See the attached URL for an example; grant your trust to the applet, then close the applet's window (which will cause the applet to call System.exit()), which will (incorrectly) crash/quit the browser. This happens on 0.9.9, Win32 and Linux. I'm posting this with Galeon, which is why the browser detection doesn't match up. The correct behavior would be to unload the jvm plugin .dll/.so and reload it, restarting the jvm plugin rather than the entire browser.
Works for me ! Using JRE 1.4.0 and Mozilla 2002033109 under WinXP.
More info : when I close java window, it closes also Mozilla !
*** This bug has been confirmed by popular vote. ***
Status: UNCONFIRMED → NEW
Ever confirmed: true
Patrick -- any suggestions on this one?
Assignee: beppe → beard
Need a stack crawl. Reassigning to Sun engineer.
Assignee: beard → joe.chou
Browser exits because java plugin exit (and pipe to browser side is closed, etc.). This is jpi problem because applets should not be allowed to call System.exit() in any circumstances. See item 11 of java security faq http://java.sun.com/sfaq/. Steve - looks like this your area. BTW, moving to OJI.
Component: Plug-ins → OJI
> This is jpi problem because applets should not be allowed to > call System.exit() in any circumstances. See item 11 of > java security faq: http://java.sun.com/sfaq/ Hrm, doesn't it mean that *untrusted* applets shouldn't be able to do that? The test case is a signed applet which (AFAIK) should run with full permissions (provided it wraps dangerous calls in doPriviledged()'s) Also, the link above is for jdk1.1 (see the first paragraph), which had a totally different security architecture. If I recall correctly, the distinction between applets loaded off the filesystem vs applets loaded off the network was erased in jdk1.2 (both are untrusted unless signed and approved by the user). To increase the confusion level even further, check out point #13: > applets loaded via the file system are allowed to exit the > virtual machine Which directly contradicts #11: > In particular, this means that applets can't invoke some > program to list the contents of your file system, and it > means that applets can't invoke System.exit() in an attempt > to kill your web browser. Quite confusing! =) Is there an updated Apple Security FAQ for jdk1.2+? If so, perhaps we could go by that.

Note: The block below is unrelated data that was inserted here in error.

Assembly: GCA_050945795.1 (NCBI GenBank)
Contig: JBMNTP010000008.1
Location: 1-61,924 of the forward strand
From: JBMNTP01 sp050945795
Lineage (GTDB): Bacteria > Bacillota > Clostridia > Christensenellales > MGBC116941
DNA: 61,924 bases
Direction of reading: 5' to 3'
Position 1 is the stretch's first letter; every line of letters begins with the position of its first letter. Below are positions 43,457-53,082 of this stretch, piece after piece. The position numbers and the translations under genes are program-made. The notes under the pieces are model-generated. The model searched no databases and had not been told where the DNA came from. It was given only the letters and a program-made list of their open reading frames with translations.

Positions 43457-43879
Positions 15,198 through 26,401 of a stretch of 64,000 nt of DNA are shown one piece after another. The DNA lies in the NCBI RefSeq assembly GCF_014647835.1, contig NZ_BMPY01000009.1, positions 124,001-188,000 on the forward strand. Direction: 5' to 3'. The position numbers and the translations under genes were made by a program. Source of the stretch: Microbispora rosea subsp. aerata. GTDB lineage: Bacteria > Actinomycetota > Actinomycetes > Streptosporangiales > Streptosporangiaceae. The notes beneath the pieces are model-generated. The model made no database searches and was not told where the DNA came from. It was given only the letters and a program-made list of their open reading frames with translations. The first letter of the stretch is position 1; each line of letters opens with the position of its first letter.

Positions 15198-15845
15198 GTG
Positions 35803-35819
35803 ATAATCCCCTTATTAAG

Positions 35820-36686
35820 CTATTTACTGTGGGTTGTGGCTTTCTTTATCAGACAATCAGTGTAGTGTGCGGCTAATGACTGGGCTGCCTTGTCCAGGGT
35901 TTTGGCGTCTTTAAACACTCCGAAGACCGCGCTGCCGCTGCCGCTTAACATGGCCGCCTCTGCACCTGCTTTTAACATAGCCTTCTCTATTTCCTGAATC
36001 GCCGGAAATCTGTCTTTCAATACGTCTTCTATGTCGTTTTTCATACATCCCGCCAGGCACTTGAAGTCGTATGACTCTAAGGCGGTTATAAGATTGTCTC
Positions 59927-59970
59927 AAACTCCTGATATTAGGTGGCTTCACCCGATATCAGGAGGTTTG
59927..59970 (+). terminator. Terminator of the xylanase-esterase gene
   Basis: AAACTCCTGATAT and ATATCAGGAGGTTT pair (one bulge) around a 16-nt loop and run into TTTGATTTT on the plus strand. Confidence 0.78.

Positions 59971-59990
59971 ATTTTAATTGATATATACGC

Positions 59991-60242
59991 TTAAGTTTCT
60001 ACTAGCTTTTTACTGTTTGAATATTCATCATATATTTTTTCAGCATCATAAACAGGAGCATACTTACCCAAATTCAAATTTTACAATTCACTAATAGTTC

I do not think there is an updated FAQ because this one is referenced from java plugin documentation. Personally i do not fill System.exit from (signed or not) applet should not work because it not just exits jvm of this applet because _same_ jvm is used to run other applets in other windows.
> Personally i do not fill System.exit from (signed or not) applet > should not work because it not just exits jvm of this applet > because same jvm is used to run other applets in other windows. Hrm, how else can an applet force all of its classes to unload? The main concern is that there should be a way for an applet to ensure that if the user visits the applet a second time, without closing the browser, that all classes are reloaded and all class initializers are re-run.
xiaobin: may be you can clarify what is expected behavior here?